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North Carolina legislators are split over whether the perks offered to job-creating businesses are too big, too small, or about right when unemployment is stubbornly high.

Among the last tasks Friday of this year's General Assembly session was approval of bills extending or expanding incentives for businesses. Tax breaks went to big technology companies that want to build electricity-hogging data centers, oyster shell recyclers, and film and television producers.

Late Friday, lawmakers unveiled a last-minute tax break — giving 15 years of special tax treatment for an unnamed company promising to invest $500 million in one of the poorest counties and announce it within the next two months.

The move was similar to the tax break offered Apple Inc. last year, which was estimated to save the technology company's $1 billion data warehouse about $46 million over a decade. Estimates were not available late Friday of how much North Carolina could give up in taxes from the unnamed company.

The measure passed the Senate 31-15 and the House 73-34.

"We're simply prostituting the state of North Carolina for these big corporations," Rep. Johnathan Rhyne, R-Lincoln.

Several lawmakers said they were holding their noses as they voted to increase inducements for companies willing to bring jobs to North Carolina, but did so because they feared employers would look elsewhere if they didn't.

"The way it is now, we're pawns for manufacturing. I don't blame them at all. The manufacturing company goes to the highest bidder," said Rep. Phillip Frye, R-Mitchell. Until all state and local governments quit competing by dangling dollars, "the only way we can be effective is to offer incentives."

By a 41-8 vote, the Senate tentatively approved a bill boosting tax breaks to a handful of unidentified companies targeted by state business recruiters. The measure earlier passed the House.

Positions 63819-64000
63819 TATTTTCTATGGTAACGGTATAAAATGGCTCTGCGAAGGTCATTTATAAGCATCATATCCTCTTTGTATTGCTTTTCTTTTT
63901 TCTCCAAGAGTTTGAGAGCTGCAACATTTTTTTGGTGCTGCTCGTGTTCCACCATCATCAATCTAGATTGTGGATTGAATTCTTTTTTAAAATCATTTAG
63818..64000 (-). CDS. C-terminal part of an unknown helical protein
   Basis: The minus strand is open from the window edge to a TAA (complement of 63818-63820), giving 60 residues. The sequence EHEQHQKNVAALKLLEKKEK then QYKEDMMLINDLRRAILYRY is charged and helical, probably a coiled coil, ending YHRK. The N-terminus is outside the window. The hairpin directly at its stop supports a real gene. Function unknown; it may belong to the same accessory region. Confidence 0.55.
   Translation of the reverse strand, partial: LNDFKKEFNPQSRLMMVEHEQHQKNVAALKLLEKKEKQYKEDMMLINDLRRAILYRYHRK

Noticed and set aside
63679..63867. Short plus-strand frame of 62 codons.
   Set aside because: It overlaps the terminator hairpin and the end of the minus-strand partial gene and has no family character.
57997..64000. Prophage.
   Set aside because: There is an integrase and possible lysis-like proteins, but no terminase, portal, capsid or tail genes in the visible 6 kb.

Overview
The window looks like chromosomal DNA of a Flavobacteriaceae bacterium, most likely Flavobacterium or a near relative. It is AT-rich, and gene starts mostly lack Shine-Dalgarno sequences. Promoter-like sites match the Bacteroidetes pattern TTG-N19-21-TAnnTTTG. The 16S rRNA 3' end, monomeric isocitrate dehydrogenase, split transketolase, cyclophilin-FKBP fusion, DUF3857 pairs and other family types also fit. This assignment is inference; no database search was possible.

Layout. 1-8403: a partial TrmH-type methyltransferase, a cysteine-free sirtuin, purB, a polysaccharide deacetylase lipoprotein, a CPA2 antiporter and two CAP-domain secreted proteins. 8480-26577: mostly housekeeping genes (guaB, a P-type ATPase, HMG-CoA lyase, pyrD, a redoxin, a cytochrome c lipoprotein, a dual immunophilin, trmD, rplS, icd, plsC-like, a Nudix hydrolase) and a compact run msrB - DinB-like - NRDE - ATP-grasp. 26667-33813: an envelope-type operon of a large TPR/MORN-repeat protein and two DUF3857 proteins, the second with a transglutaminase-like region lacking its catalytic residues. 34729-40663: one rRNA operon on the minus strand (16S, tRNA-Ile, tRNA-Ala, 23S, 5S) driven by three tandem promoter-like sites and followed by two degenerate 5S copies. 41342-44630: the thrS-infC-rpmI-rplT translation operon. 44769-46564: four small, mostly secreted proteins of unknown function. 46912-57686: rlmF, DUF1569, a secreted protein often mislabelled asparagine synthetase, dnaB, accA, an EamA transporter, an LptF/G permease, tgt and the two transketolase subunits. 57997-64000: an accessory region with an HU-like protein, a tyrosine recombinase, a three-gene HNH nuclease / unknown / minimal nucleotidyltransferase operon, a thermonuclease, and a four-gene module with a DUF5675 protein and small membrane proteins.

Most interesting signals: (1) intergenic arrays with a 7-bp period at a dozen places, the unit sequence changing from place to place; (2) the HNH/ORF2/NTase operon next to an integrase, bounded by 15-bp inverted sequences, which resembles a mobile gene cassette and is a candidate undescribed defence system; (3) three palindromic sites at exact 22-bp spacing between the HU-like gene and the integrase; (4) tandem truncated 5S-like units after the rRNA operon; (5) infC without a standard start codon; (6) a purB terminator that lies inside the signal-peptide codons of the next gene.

Final legislative action was expected early Saturday on the bill. It would give the incentives to an energy turbine manufacturer, a plant converting wood pulp to paper and at least two computer data centers.

Although the companies have not been publicly identified, state Commerce Secretary Keith Crisco this week said average consumers would recognize some of their names. The cost to the state of about $39 million in uncollected taxes over five years was modest compared to the 1,200 jobs and $2 billion in investments the companies would generate, business boosters said.

The Senate approved a wider-ranging bill that combines inducements totaling about $240 million over five years. The tax breaks range from companies that open in green-conscious industrial parks to companies that produce video games or simulators used in medicine and by the military.

The House tentatively approved the measure 72-35 on Friday, setting up a final vote on Saturday.

The biggest issue was how far North Carolina should go to subsidize a movie and television industry that has struggled as productions moved elsewhere.

Lawmakers discarded an earlier effort to let the salaries of highly paid actors and directors count toward a total tax break of up to $20 million. Movie producers could write off up to 25 percent of their in-state spending — up to $20 million — from their state taxes. The tax break is refundable, which means a producer who qualified for a $20 million writeoff but didn't owe that much in North Carolina taxes could collect the difference with a multi-million-dollar check from taxpayers.

Senate leader Marc Basnight, D-Dare, said Gov. Beverly Perdue told him she wanted more sweeteners for the film industry than those provided in the package.

So legislators worked late Friday before making tax-free any refund check producers collect from taxpayers.

Perdue spokeswoman Chrissy Pearson said the governor went to Hollywood earlier this year and was told the state needed to make its credits more generous if it wanted to be competitive with other film-making locales.

"This piece of legislation will get us a part of the way," Pearson said Friday. "It's an improvement over what we have now."

Basnight said lawmakers have tried during the session to provide Perdue with "the tools that she believes in general are necessary to recruit and compete for companies."

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Associated Press Writer Gary D. Robertson contributed to this report.

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